The Chinese Dragon in Tattoos
The history of tattoos can be traced back to at least 12 000 years ago, in the Neolithic period (Deter-Wolf, 2013). Tattooing purposes differ from culture to culture although the common factor has always been ceremonial. In East Malaysia, for example, a traditional tattoo on the arms of tribal women symbolises their specific skills such as household chores like sewing and this increases these women’s value in marriage. It is also believed that a person with a certain pattern of tattoo summons the spirit related to that pattern, signifying the power of that animal possesses the being of the person (Shanghai Star, 2005). Today, tattoo is widely practiced as a form of self-expression.
Nevertheless, the image of the Chinese dragon today carries more than just religious and traditional value. Due to its appearance, it evokes a feeling of ruggedness, bravery and authenticity. To Mr Yim (Yim, W. H., personal communication, July 2007), a Malaysian tattoo artist, wearing an Oriental style dragon tattoo may serve as a reminder of a certain path of one’s life, or it may represent the love for someone who was born in the Year of the Dragon.
The Chinese Dragon as Street Decoration
Some places in Malaysia, particularly areas or places with strong Chinese influence, one will find Chinese dragons decorating lamp posts, banners and street arches. Not so much as a symbol of protection as found in temples and clan houses, the Chinese dragon in street decoration is merely a symbol of the Chinese culture.
With the use of modern materials such as glass and steel, the shape and form of the Chinese dragon has been modified to suit contemporary times. On lamp posts in Petaling Street, Kuala Lumpur, the form of the Chinese dragon is fused into the design of the lamp post. The dragon’s head serves the purpose as a beam holding the lamp. In this regard, the form has a function. Although the purpose precedes aesthetics, the designer of this lamp post had put in a considerable amount of aesthetic values and symbolism into the design.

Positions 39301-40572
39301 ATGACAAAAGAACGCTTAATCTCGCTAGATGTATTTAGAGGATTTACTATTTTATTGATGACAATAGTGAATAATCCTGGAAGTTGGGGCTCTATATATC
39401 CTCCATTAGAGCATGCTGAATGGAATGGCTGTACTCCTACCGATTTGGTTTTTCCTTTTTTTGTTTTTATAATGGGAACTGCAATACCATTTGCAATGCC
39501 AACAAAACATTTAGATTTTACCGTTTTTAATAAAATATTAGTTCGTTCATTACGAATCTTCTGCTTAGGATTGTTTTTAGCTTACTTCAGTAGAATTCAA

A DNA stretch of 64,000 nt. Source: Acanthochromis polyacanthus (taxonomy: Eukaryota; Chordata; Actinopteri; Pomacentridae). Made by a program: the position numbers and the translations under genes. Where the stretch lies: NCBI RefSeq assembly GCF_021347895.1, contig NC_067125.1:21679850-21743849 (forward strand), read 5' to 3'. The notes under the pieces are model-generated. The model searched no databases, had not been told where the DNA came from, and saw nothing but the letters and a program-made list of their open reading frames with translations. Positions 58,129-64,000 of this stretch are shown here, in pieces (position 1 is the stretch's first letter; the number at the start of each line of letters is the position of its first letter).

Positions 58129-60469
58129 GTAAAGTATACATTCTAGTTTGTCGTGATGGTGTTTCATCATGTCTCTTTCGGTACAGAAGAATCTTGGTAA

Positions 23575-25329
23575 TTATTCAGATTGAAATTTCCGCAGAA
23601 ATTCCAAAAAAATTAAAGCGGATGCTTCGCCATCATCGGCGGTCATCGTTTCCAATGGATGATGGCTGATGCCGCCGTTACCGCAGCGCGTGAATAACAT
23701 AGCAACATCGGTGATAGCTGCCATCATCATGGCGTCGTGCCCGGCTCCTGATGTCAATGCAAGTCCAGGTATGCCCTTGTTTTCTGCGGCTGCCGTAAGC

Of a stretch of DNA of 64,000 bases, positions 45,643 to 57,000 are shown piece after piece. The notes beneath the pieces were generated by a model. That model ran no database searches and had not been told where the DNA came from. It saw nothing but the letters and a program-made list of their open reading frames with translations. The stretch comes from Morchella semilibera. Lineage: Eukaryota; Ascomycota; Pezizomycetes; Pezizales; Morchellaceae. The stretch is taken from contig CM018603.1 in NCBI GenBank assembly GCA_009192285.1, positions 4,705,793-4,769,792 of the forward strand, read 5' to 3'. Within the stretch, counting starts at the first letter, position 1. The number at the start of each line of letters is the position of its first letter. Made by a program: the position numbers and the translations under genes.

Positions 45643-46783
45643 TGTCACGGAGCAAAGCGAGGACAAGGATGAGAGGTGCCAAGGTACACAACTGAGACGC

And so, without much reference to being a protective symbol, the Chinese dragon is used to decorate today’s commercial world. In the course of change, the Chinese dragon image can be seen from a new perspective – aesthetics. Its shape, form and colours although not fully representational as a symbol of protection now, are appreciated as a form of art and remains a cultural symbol of the Chinese.
Today, although the Chinese dragon is seen more as an art form rather than a protection symbol, it still retains its cultural significance as a symbol of the Chinese people. Within this notion of visual perspective, attributes such as culture, society, commerce and aesthetic values have been, without a doubt, factors that define the form, function and significance of the contemporary Chinese dragon in Malaysia. According to Arnheim (1969), it is through the perception of the past that we can have the understanding of the present and similarly what is seen in the present will affect what we see in the future.
As this article is an abstraction of the author’s Master of Art thesis, she dedicates it to her thesis supervisor Professor Dato’ Dr. Ghulam-Sarwar Yousof.
Arnheim, R. (1969). Visual Thinking. California: University of California Press.
Berger, J. (1973). Ways of Seeing. London: Penguin Books.
Dennys, N. B. (1876). The Folklore of China. Amsterdam: Oriental Press.
Deter-Wolf, Aaron (2013). “The Material Culture and Middle Stone Age Origins of Ancient Tattooing”. Tattoos and Body Modifications in Antiquity: Proceedings of the sessions at the EAA annual meetings in The Hague and Oslo, 2010/11. Zurich Studies in Archaeology. 9. Chronos Verlag. pp. 15–26.
Larue, G. A. (1975). Ancient Myth and Modern Man. New Jersey: Prentice-Hall.
Lee, S. M. (1986) Spectrum of Chinese Culture: All About Chinese Heritage, Marriage, Parentage…and Other Fascinating Knowledge. Malaysia: Pelanduk Publications.
“Skin-deep meanings.” Shanghai Star. 17 March 2005, 5 November 2007.
Willams, C.A.S. (1974). Chinese Symbolism and Art Motifs: A Comprehensive Handbook on Symbolism in Chinese Art Through the Ages. (4th Rev. ed.) Singapore: Tuttle.